Maine Jury Says It's Legal to Protest an Illegal War
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The stink leaking out of Ira Katz's office at the Veterans Affairs just doesn't stop. Every day some callous new email shows how little he cares that the stunning statistics about soldier and veteran suicides he is trying to suppress represent real lives that were his responsibility; some flat-footed attempt is made to convince Congress -- again -- that he didn't mean to "mislead." As the widow of a Vietnam vet who took his own life after coming home, all the skulduggery and frightening indifference that agents of this government have exhibited in its attempt to keep it all out of sight has been particularly hard to take. But even given my deep personal connection to these stories, I'm finding it increasingly difficult to sustain an appropriately high-decibel level of outrage. I am so very tired of it all. A little good news would go a long way.
This must be the dreaded scandal fatigue.
But just when I was feeling tempted to settle for the paltry encouragement in something as entirely meaningless as the demise of yet another administration enabler like Katz, who, for all his weasely ways, is finally only the dull instrument of his boss's heartlessness, a story came my way that gave me a moment of hope.
But first, the bad news. The bad news is that this hopeful story -- one that illustrates a constructive and effective direct action for change -- was reported only in the Bangor Daily News . Period.
The good news, which that paper reported on April 30, is that six peace activists were acquitted on charges of criminal trespass for failing to obey a police request that they abandon their sit-in outside U.S. Sen. Susan Collins' office in the Margaret Chase Smith Federal Building in Maine.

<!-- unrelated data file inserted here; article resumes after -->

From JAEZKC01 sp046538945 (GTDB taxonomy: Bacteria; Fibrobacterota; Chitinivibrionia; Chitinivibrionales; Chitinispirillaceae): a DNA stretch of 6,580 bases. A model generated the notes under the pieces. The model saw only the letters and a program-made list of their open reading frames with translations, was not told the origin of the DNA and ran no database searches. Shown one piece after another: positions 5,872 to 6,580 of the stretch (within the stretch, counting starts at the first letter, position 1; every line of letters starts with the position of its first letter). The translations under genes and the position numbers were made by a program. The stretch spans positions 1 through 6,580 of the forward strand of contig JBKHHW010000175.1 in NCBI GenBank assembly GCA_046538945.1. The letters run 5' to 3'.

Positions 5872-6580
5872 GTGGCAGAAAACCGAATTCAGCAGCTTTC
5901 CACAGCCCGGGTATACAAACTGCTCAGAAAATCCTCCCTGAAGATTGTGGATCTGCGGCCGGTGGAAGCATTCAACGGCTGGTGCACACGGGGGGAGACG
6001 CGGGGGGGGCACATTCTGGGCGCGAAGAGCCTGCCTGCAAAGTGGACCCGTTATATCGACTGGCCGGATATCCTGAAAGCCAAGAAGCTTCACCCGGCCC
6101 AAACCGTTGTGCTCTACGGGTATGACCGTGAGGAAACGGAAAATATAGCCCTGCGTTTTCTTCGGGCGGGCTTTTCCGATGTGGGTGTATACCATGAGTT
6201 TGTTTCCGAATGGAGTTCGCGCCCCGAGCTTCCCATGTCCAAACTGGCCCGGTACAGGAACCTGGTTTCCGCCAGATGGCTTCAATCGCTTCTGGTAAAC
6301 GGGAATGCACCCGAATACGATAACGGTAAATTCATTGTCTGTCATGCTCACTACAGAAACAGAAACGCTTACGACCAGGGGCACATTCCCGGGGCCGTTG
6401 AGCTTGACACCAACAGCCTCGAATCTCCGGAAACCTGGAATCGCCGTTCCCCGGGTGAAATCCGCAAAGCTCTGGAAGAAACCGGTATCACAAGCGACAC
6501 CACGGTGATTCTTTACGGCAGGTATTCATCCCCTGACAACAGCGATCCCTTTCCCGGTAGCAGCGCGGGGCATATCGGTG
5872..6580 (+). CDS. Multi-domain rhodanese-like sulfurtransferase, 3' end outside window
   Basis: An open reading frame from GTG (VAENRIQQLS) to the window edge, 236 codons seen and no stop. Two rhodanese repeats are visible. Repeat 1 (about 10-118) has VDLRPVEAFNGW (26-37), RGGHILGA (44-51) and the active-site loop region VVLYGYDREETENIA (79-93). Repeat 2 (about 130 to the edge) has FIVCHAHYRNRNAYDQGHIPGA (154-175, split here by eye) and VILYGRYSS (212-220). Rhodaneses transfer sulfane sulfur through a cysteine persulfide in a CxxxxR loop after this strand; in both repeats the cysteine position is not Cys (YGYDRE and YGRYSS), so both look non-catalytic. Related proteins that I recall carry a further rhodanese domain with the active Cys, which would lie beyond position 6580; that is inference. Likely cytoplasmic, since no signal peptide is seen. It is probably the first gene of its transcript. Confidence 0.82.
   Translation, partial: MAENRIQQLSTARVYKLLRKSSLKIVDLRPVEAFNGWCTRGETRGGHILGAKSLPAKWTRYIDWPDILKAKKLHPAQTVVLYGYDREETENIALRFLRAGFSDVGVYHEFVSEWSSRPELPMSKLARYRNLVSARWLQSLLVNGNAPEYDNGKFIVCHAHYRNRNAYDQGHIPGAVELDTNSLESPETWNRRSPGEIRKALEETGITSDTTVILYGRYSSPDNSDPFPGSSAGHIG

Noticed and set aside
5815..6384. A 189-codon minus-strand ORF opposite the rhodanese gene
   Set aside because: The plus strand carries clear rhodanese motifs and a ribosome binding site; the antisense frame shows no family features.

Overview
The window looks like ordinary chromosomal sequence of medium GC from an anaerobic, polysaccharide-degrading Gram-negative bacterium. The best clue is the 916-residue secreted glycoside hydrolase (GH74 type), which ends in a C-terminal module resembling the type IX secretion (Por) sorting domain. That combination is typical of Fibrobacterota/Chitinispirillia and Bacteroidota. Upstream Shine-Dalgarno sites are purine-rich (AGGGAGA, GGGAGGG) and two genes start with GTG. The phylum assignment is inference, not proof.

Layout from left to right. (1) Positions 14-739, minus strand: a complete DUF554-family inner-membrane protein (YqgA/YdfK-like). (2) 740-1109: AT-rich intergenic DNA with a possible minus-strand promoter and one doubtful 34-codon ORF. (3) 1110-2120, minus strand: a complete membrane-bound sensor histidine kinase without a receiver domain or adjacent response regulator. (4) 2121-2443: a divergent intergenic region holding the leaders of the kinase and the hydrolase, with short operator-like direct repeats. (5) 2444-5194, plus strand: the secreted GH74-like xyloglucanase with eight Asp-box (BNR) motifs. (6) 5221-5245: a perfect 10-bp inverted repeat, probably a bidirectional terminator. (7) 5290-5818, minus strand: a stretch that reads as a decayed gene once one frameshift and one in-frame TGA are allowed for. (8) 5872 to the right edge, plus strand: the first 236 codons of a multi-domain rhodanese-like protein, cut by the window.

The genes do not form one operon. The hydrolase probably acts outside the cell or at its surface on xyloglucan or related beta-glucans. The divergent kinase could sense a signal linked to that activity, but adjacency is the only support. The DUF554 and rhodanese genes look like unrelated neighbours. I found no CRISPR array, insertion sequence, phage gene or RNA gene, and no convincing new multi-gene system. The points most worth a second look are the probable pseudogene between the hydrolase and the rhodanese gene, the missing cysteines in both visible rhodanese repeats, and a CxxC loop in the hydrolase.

The defendants, Doug Rawlings, Henry Braun, Jimmy Freeman, Dud Hendrick, Rob Shetterly and Jonathan Kreps -- dubbed the Bangor Six -- were arrested in March 2007 for protesting Bush's proposed troop escalation and Collins' continued support of funding for the war. According to Rawlings, "Our case was pretty simple: We argued that we believed we had a right and an obligation to stay in that federal building until Collins heard us out and agreed that the war is not only immoral but illegal under international law." Specifically, they based their defense on the First Amendment's "right of the people ... to petition the Government for redress of grievances," and their belief that the war is being pursued in defiance of Article VI of the Constitution ("all treaties made ... under the authority of the United States, shall be the supreme law of the land; and the judges in every state shall be bound thereby"), the Nuremberg Principles and the Geneva Conventions.
After a two-day trial in Penobscot County Superior Court, a jury of 12 citizens agreed and brought back a verdict of "not guilty."